The most familiar face of the earliest Church, which the Marists are to take as their model, is, of course, that of the Church after the Ascension as portrayed by Luke in the first chapters of the Book of Acts. In fact, Fr Colin is far from being the only one to take the church of Acts as a model; it is also central to the Rule of St Augustine and is a reference for many founders and reformers. But what was this Church really like?

A careful reading of Acts leads to the conclusion that the emergence of Christianity in the New Testament came about only gradually. The first two chapters form a synthesis that can be summed up in two phases. First, after the Ascension, the initial reflex of the apostles is to wait passively for the return of Jesus Messiah, who will come to establish his kingdom and restore the rights of all. An outlook such as that is certainly not directed towards any sort of mission. Second phase, the Holy Spirit comes on them; that opens the prospect of a universal mission of conversion – necessarily a long-term programme.

Notwithstanding this missionary prospect, the reader of Acts is – or should be –struck by the stability of the community of disciples in Jerusalem. The Risen Lord had given them this commission: ‘You will be my witnesses in Jerusalem, in all of Judea and Samaria, and right to the ends of the earth (Acts 1:8).’ However, they don’t show any haste to begin missionary activity, even among their fellow-Jews. In fact growth in numbers seems to have been slight; instead of counting the ‘thousands’ of 2:41 and 4:4, it might be better to take seriously the comment in 5:13: ‘no one dared to join them, but the people praised them.’ The Book of Acts suggests the picture of a little community, following its own way of life and occupied exclusively with its own affairs. Even more surprising: the event of Pentecost doesn’t change things, at least not immediately. Instead of leaving on mission under the impulse of the Spirit, the apostles stay – with Mary – in the heart of the Jerusalem community.

According to 8:1, a violent persecution broke out after Stephen’s martyrdom and caused many believers (but not the apostles) to flee Jerusalem. This was the origin of different missions, although no strategy was established in advance. Here we have both facts and a thesis. The thesis is quickly stated and recurs throughout Acts, namely that the mission makes progress only thanks to persecutions. The first case, directed against Jesus, allowed Scripture to be fulfilled, thanks to Judas and the Jewish and Roman authorities, who did not know what they were doing. The second case brought about an exile from Jerusalem that turned into a mission to Jews and to Samaritans, then to the Gentiles as far as Rome.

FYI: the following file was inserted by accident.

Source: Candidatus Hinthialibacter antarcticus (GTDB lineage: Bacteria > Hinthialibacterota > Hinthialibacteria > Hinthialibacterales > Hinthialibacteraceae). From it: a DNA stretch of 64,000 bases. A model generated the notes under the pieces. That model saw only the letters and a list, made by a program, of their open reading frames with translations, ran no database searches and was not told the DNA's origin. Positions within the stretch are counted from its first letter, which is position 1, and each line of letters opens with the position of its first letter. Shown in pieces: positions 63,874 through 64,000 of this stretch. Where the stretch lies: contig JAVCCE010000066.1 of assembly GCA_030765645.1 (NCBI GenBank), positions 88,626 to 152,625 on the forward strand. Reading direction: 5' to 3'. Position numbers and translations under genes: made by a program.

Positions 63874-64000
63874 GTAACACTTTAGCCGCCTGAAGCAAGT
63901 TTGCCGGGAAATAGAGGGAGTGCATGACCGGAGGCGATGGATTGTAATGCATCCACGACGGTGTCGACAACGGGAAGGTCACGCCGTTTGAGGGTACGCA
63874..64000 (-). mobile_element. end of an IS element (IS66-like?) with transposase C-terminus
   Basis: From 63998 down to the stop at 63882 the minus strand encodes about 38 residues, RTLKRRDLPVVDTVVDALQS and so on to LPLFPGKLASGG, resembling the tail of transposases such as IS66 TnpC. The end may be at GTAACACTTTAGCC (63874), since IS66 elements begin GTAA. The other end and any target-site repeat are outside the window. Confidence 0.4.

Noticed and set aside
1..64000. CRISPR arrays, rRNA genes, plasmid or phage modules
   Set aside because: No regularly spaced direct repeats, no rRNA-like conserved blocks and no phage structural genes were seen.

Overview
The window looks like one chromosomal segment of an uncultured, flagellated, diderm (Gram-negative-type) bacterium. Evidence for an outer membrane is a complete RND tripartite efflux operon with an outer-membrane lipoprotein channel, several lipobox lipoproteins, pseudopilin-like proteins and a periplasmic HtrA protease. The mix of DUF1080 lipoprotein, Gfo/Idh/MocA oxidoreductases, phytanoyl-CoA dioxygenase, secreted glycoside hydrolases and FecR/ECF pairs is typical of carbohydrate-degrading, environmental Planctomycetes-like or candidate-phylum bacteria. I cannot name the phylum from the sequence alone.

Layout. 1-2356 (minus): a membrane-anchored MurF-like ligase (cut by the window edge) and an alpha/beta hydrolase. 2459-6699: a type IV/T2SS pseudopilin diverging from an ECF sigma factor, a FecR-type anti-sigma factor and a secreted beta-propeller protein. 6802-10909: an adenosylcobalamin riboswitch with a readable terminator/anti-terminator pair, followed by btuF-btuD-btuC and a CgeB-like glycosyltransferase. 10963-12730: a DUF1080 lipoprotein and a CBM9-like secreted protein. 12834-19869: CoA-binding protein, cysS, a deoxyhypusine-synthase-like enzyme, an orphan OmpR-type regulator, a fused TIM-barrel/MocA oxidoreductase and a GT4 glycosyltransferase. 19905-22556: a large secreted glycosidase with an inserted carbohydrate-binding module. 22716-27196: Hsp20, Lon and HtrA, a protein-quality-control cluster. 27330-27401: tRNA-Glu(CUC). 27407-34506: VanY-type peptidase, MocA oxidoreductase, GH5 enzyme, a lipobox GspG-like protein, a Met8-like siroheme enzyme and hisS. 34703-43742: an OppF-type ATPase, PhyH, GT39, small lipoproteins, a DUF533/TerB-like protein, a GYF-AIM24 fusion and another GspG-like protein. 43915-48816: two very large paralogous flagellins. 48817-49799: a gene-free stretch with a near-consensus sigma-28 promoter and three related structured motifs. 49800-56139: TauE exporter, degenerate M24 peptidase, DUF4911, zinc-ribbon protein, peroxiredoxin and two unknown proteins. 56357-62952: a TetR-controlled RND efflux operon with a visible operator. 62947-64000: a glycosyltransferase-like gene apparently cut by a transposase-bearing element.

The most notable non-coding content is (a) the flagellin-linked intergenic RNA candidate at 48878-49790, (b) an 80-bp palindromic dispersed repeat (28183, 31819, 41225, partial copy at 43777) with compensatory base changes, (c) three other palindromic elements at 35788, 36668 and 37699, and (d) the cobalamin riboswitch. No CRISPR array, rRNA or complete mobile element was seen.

Obviously, nothing would have happened without the events’ surrounding the death of Stephen. In this sense Paul was already helping the primitive community to develop even before his conversion. The facts thus interpreted by Acts were certainly less clear in reality, even may be less significant: a repression of Messianic agitation in Jerusalem, perhaps noteworthy at the time, but difficult to date, probably on the occasion of a pilgrimage. Without these events, however, the Church might still be in Jerusalem waiting for the return of Messiah Jesus.

4. Cor unum et anima una
The feature of the earliest Church in Jerusalem that is most emphasized in the first chapters of Acts is the quality .of its community life. This life is summed up in Acts 2:42 under four headings: the preaching of the Apostles, fellowship, the breaking of bread and prayers. ‘Fellowship’ is not just a good feeling of togetherness: the apostles and their companions have a common life and share their material goods (cf. 2:44-45 and 4:32-35). The first believers practised, perhaps following more than one detailed model, a real sharing of material goods and a kind of social welfare system. Luke sees them as fulfilling in this way the demands of the Covenant, that there should be no needy people among them (cf. Acts 4:34, referring to Deut 15:4); at the same time they were fulfilling the duties of friendship as conceived by the Greeks – ‘among friends all is common.’ The community of goods would not have been the least attractive feature of the primitive Church for its contemporaries (cf: Brian J. Capper, ‘The Church as the New Covenant of Effective Economics: The Social Origins of Mutually Supportive Christian Community’, International Journal for the Study of the Christian Church 2 (2002) 83-102.)

The quality of common life of the first believers is expressed in the phrase that we read in Acts 4:32: ‘one heart and one soul’. This phrase comes frequently to the lips of Jean-Claude Colin, generally in its Latin form: cor unum et anima una. We have already seen some examples. Luke in Acts makes it clear that this unity is not simply wishful thinking or vague sentiment. Nor does it exist automatically. It doesn’t just happen. On the contrary, unity has to be constructed, sometimes painfully. Furthermore, the unity of which Luke writes is not simply uniformity. Finally, the unity of the first believers is constructed around and even by Mary.

All this is implied by the way Luke describes the scene in the upper room immediately after the Ascension, in 1:12-14. After naming the Eleven disciples (Judas, of course, is missing and has not yet been replaced by Matthias), he continues: ‘All these persevered unanimously in prayer, together with some women and Mary the Mother of Jesus and his brothers.’